With a confusing-as-hell narration told from the perspective of a protagonist with an inability to form memories, Christopher Nolan’s Memento is a murder mystery that’s as confounding as it is cool. As Leonard Shelby continues on his hopeless mission to avenge the mysterious rape and murder of his wife, his amnesia, while an interesting plot device, certainly doesn’t lend any sort of clarity to a story that’s told in non-chronological order to begin with. But one of Nolan’s greatest strengths as a director is his ability to structure movies in unconventional ways, and it’s arguable that the real confusion in Memento stems less from artistic direction and more from the peculiarity of the character’s mental state. Anyone interested in filmmaking should see this movie simply for its exemplary implementation of inventive storytelling.
Much like the majority of Darren Aronofsky’s movies, Pi is so difficult to understand you feel like you’d have an easier time solving differential equations. The grainy, black and white film is about a mathematician named Max Cohen who becomes increasingly obsessed with the idea that everything in nature can be explained with numbers. Throw in a social anxiety disorder, some religious mysteries, a few paranoid hallucinations, then wrap it all up in a soft tortilla shell of quantum physics, and what you’ve got is a giant five layered WTF burrito with guacamole. The guacamole, of course, being the scene in which Max performs a little home surgery using a power drill.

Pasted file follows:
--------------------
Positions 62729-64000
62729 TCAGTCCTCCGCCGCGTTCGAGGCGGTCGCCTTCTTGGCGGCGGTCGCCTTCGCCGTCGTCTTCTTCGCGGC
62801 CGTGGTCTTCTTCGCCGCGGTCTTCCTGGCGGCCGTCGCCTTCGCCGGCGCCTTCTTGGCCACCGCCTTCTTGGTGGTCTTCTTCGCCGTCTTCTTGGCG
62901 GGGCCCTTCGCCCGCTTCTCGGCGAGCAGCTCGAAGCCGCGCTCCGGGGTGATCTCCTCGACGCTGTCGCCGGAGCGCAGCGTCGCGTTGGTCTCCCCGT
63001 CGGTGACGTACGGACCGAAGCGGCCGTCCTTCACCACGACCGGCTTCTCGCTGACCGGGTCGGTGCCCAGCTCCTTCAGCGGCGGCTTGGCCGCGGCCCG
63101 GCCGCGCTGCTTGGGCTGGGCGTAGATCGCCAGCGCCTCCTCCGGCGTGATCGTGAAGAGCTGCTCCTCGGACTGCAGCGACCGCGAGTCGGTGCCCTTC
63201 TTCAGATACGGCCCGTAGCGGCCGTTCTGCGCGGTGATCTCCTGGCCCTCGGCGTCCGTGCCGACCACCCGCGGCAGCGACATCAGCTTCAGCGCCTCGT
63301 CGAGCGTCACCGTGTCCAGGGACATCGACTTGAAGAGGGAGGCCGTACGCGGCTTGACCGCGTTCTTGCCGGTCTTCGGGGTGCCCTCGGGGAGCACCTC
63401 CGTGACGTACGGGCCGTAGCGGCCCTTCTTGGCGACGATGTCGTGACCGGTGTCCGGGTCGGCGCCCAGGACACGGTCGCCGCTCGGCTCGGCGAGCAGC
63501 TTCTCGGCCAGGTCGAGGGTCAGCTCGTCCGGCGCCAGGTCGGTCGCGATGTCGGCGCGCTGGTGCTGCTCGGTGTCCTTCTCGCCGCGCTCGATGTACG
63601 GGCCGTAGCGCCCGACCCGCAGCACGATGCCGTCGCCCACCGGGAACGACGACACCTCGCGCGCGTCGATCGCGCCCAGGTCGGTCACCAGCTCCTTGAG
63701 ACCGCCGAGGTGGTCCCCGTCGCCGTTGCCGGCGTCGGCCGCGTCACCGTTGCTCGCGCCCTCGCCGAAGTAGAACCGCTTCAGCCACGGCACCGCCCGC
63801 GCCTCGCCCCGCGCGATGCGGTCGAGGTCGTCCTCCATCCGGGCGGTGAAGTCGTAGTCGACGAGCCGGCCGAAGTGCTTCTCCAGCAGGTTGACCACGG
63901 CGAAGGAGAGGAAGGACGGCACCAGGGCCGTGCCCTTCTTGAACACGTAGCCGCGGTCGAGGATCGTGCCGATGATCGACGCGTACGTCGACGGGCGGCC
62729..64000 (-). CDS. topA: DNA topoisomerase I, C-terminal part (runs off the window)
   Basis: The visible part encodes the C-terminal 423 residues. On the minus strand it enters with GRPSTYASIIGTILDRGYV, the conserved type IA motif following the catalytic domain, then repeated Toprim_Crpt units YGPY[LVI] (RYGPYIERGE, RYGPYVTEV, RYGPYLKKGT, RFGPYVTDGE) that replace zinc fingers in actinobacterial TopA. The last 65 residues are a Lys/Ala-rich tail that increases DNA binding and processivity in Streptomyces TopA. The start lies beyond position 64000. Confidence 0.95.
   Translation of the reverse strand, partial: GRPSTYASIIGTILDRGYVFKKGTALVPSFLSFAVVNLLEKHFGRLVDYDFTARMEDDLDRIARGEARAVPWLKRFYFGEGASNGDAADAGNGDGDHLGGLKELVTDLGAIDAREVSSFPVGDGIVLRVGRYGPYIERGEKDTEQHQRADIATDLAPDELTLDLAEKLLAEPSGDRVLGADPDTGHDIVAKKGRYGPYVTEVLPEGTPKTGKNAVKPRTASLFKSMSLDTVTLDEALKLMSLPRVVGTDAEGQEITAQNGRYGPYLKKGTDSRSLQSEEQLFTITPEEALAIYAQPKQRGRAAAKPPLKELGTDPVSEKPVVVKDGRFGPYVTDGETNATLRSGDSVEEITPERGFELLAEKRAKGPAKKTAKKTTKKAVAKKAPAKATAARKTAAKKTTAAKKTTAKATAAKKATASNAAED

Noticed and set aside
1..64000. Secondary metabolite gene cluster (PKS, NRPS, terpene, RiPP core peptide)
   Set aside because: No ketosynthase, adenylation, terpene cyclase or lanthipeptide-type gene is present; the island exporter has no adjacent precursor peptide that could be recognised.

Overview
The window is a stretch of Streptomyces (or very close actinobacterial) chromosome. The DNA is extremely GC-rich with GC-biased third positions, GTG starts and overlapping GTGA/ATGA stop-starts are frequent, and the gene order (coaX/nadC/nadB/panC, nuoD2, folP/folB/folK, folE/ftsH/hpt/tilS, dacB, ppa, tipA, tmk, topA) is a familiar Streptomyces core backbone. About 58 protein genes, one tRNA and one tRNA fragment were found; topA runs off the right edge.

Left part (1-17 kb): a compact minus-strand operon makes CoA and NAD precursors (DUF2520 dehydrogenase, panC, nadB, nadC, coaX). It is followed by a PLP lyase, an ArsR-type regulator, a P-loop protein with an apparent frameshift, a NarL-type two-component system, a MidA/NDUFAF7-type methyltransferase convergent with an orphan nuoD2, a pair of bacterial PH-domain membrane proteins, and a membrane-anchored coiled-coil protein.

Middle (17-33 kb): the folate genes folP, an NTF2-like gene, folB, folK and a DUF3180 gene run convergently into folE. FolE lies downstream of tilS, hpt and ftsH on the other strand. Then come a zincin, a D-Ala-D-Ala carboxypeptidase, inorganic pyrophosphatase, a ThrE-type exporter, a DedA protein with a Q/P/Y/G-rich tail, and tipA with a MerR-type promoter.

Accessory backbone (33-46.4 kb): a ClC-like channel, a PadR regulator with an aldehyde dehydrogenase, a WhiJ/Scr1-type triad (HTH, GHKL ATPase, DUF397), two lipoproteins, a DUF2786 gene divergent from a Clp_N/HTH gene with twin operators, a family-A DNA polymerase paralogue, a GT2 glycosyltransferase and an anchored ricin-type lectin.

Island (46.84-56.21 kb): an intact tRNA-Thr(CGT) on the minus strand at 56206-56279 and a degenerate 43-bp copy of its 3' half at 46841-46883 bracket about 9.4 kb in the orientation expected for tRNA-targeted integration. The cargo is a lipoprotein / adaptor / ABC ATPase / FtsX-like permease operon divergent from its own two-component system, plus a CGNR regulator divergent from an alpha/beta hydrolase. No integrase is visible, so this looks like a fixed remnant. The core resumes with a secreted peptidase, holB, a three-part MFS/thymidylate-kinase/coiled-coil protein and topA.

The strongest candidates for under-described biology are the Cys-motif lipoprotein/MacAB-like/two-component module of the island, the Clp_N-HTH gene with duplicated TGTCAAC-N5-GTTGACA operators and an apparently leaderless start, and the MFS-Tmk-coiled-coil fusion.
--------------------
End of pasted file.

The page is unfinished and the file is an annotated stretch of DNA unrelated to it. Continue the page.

7. The Tree of Life
Ostensibly, Terrence Malick’s 2011 film Tree of Life seems like a simple story about a family living in Texas. However, things quickly get muddled when the story starts tying into things like the creation of the universe, the origin of life, and the destruction of the Earth resulting from the sun going supernova. We’re pretty sure there’s actually an enlightening intelligible movie here amidst all the visions of death and cosmic imagery, but if you determine something more conclusive in your own viewing, please let us know.
6. Donnie Darko
With schizophrenia, time travel, falling jet engines, and a six-foot-tall nightmare bunny rabbit named Frank all playing prominently into its story, Donnie Darko is definitely one of the most unusual films for its time. Most people who have seen it will tell you they love it, but actually understanding it and then explaining the story to another person would feel like a feat of mental gymnastics worthy of a degree in theoretical physics.